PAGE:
Because when it comes to feeling a warm, Christmassy, mulled wine glow inside, every PR type gets as toasty as a chestnut roasting on an open fire (or indeed, a closed one, all fire is pretty hot as far as we can see) when all of their hard work results in coverage. Lovely, lovely coverage. It’s not the most important ‘C’ word in the world right now, thanks to Christmas, crackers, chocolate, Claus (Santa) and cheese plates, but over the course of the year just gone, it was the one word that stoked the Small Man Media engine. When the scent of coverage is in our nostrils, we can’t be stopped. We’re like hogs hunting for truffles.
Which is why our end-of-the-year fact fondue (sorry about all the food metaphors, it’s the Small Man Christmas dinner on Tuesday) serves up some pretty delicious figures. Imagine, if you can, that you are Bridgestone Tyres, one of our beloved clients. You’d have no reason to shout ‘BAH HUMBUG!’ when faced with figures like the following:
- 538 proactive articles in the consumer press
- 354 million views online of viral content like golf star Charley Hull, below, showing off her golfing chops in the Bridgestone Skills Challenge
- An Equivalent Advertising Value, or EAV, of ONE MILLION, ONE HUNDRED AND THREE THOUSAND, SEVEN HUNDRED AND SEVENTY TWO POUNDS, or £1,103,772 for short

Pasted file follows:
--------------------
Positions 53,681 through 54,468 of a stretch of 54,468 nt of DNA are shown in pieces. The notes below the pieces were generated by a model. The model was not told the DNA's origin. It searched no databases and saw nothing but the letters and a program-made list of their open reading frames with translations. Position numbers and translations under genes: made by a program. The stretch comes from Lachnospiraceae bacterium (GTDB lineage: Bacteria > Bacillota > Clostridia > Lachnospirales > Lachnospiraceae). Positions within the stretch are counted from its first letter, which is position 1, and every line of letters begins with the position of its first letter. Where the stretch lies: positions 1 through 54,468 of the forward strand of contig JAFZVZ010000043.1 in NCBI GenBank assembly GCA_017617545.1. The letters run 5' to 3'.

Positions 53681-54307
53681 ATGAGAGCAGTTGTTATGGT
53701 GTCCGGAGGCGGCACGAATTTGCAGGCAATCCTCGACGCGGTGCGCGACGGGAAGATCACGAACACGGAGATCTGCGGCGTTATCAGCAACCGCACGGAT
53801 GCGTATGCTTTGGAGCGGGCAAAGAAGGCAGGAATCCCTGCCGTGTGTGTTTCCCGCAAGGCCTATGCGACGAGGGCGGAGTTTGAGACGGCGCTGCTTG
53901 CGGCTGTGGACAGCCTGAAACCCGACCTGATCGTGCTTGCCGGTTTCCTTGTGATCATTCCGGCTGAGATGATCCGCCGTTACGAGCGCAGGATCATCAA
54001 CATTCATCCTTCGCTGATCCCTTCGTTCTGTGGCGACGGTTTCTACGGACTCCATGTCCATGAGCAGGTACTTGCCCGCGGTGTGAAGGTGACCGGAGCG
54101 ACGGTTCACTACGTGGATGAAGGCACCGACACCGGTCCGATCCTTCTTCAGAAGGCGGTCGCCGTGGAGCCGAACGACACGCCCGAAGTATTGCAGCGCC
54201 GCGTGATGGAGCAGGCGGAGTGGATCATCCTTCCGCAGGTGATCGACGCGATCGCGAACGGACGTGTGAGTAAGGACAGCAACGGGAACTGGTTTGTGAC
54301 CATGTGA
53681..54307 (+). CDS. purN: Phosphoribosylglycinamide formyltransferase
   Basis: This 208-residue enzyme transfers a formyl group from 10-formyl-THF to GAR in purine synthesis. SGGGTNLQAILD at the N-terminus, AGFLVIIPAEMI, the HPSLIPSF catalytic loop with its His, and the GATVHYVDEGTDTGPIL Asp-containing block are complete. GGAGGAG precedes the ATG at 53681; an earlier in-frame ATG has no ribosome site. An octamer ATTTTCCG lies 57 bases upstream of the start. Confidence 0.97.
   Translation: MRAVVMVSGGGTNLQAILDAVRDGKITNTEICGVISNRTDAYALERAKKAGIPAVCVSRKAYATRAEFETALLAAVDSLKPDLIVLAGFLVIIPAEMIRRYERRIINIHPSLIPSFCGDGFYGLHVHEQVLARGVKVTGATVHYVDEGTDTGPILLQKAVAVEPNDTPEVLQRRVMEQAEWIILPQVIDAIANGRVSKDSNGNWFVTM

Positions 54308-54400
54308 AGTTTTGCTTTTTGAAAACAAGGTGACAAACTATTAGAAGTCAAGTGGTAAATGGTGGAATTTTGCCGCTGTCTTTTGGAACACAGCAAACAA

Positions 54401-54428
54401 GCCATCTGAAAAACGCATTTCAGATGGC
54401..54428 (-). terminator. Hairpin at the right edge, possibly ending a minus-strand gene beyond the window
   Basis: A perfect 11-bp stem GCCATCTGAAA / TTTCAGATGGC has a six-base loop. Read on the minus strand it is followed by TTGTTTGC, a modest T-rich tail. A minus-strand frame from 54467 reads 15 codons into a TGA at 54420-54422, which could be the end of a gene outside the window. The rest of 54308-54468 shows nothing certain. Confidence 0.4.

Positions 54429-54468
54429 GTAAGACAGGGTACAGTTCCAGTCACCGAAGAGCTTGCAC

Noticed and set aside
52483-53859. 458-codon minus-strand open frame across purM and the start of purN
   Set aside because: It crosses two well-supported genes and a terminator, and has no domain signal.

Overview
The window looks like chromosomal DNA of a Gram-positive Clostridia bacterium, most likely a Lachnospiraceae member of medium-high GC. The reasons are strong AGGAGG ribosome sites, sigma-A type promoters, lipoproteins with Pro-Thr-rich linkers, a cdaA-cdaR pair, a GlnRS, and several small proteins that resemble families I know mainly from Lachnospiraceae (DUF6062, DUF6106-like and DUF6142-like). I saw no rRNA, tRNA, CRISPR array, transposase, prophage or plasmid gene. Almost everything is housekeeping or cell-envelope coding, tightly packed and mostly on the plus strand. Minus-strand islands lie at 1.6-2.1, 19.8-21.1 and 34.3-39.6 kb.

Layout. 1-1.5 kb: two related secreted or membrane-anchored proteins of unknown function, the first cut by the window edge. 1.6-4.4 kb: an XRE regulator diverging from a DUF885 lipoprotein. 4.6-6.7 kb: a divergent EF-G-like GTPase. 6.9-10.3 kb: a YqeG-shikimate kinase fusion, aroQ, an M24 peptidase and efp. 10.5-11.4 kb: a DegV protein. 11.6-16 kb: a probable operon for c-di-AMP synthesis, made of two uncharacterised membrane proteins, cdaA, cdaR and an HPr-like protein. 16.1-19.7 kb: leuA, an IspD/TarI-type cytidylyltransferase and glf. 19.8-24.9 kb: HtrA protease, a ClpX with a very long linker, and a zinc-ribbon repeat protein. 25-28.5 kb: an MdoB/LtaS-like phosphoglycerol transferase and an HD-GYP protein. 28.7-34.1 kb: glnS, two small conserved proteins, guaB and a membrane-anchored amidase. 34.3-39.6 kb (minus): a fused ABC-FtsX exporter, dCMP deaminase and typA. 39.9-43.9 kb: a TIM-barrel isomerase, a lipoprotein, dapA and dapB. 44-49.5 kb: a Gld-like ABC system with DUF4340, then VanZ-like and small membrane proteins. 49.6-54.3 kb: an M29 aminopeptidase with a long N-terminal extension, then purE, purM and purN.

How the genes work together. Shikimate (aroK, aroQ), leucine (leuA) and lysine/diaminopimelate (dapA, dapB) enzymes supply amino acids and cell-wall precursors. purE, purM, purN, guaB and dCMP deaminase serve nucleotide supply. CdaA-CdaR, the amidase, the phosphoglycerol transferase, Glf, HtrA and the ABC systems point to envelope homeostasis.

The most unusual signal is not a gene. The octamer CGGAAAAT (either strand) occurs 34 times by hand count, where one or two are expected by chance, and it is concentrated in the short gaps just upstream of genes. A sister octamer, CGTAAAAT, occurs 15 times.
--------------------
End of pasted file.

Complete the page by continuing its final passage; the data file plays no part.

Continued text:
- Appearances in The Sun, The Daily Mirror, The Daily Record, The Scotsman, Men’s Health and Sky Sports News.
That’s a tasty pig in a blanket right there! The key figure in that mix is the one of EAV. What is EAV, we hear you cry? Well, as the name suggests, it is the amount of money that someone would have to spend in order to secure that coverage as pure advertising space. One point one million quid’s worth, ladies and gentlemen – put that coverage under the mistletoe and give it a great big kiss!
Did someone mention pigs in blankets? Of course we did, we’re absolutely obsessed. Now, one thing that tastes nice with pigs in blankets is mustard, which brings us neatly on to another resident in our stable of talent, Mustard stationery, who have actually featured on ITV’s This Morning – that means that in the region of 1.5 million people will have seen them – while this very blog was being written. MORE COVERAGE, LIVE FROM THE SCENE! The coverage keeps on rollin’ in, kids! This comes in the same week that Mustard’s insanely ingenious creations have also popped up in Heat magazine – that’s a weekly readership of 120,000 people right there – with other major national magazine appearances already in the offing.